What do you think when you hear the words reflective memory? Does it sound like a memorization technique or something out of science fiction? In fact, this invention isn’t far-fetched at all; it’s sophisticated technology that makes life easier for many people every day. It’s especially useful in the avionics field, providing reliable data transmission for flights and serving as a useful tool in simulations and flight modules.
All technical jargon aside, reflective memory is simply a way in which to share deterministically common data between independent, different systems. Typically, these devices are connected by fiber optics, and often utilize Real-Time operating systems. These systems form a deterministic network when any one system on the network acquires data and writes it to the local memory. This data is then written locally to all the other systems in the network, behaving much like a dual-ported memory system.
Basically, these are real-time local area networks, a term many of us are familiar with. This means that each computer or device on the network constantly has a local, up-to-date copy of all shared data sets. The technology is highly useful for industries where determinism, the simplicity of implementation, and lack of software overhead are crucial considerations. Although very different from other methods, it can be compared to other means in which to transfer large blocks of data between systems, including bus repeaters, Direct Memory Access, and traditional LANs.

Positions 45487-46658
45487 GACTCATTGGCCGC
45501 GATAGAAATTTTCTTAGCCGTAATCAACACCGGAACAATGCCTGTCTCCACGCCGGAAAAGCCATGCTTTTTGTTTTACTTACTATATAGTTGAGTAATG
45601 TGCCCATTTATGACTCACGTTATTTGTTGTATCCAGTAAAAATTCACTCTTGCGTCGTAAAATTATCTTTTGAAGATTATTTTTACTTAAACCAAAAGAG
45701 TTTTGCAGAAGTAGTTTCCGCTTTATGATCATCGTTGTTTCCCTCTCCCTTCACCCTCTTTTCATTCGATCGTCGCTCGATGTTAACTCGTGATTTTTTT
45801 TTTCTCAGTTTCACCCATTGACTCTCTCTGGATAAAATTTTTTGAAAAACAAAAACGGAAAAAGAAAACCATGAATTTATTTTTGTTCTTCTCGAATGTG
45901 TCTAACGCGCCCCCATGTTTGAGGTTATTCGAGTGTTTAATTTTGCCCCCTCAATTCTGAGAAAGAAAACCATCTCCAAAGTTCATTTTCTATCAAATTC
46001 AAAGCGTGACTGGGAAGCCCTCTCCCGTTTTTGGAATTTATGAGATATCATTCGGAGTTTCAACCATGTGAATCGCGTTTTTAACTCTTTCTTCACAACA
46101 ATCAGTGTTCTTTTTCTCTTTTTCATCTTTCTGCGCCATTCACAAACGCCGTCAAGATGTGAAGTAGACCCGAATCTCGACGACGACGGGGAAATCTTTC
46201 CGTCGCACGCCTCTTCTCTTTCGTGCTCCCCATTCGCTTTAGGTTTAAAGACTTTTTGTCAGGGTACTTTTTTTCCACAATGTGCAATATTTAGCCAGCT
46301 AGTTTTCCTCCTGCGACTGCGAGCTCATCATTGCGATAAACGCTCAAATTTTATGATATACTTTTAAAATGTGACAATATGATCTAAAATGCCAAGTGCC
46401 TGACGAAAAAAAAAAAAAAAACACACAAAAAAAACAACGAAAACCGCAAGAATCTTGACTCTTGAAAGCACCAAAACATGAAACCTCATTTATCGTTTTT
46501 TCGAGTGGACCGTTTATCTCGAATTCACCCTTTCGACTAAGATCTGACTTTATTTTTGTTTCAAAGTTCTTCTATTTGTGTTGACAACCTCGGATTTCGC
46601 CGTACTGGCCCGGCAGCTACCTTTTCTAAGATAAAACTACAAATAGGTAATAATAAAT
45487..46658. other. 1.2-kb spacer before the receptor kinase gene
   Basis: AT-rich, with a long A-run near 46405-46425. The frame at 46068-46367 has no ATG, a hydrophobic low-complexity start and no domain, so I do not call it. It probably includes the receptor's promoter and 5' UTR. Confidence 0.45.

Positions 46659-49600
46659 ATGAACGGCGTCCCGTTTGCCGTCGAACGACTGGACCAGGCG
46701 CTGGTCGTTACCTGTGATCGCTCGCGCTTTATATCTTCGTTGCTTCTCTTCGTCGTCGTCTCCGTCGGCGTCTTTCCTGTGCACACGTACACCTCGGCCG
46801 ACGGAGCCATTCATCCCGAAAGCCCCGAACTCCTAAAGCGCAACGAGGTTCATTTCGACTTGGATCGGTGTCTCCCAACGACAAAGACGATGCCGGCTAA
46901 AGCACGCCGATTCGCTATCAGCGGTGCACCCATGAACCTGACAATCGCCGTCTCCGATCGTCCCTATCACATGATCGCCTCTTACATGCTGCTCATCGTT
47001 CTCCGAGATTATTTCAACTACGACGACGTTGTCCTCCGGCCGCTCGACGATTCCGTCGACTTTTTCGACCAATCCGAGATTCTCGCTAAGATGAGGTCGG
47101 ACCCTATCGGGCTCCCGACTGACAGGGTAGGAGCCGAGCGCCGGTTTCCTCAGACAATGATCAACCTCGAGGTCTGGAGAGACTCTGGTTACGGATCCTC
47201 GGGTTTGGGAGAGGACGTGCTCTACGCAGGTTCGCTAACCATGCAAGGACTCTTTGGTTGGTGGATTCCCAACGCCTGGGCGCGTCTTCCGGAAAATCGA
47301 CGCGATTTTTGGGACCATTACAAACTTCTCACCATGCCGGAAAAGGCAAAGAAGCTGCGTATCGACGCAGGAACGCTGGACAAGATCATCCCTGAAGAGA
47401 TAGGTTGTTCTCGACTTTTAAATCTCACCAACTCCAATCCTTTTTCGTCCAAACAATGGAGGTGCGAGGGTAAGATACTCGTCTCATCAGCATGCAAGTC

A Brief History
Reflective memory was developed in the 1980s by VMIC and used for applications in VME systems. GE Fanuc, a venture between Fanuc of Japan and GE, later acquired VMIC. Today, it is completely owned by GE and operates as a part of their business unit, GE Intelligent Platforms.
These networks are great fits for companies that work in very deterministic data communications that deliver strictly timed performances, such as with simulations or distributed control systems. As mentioned before, this technology is popular within the avionics industry, but also has many other applications. For example, it plays a crucial role in the Large Binocular Telescope, an incredibly advanced optical telescope located in Arizona.
Other modern day applications include in CERN, the European Organization for Nuclear Research, and Korea Superconducting Tokamak Advanced Research plasma control system.
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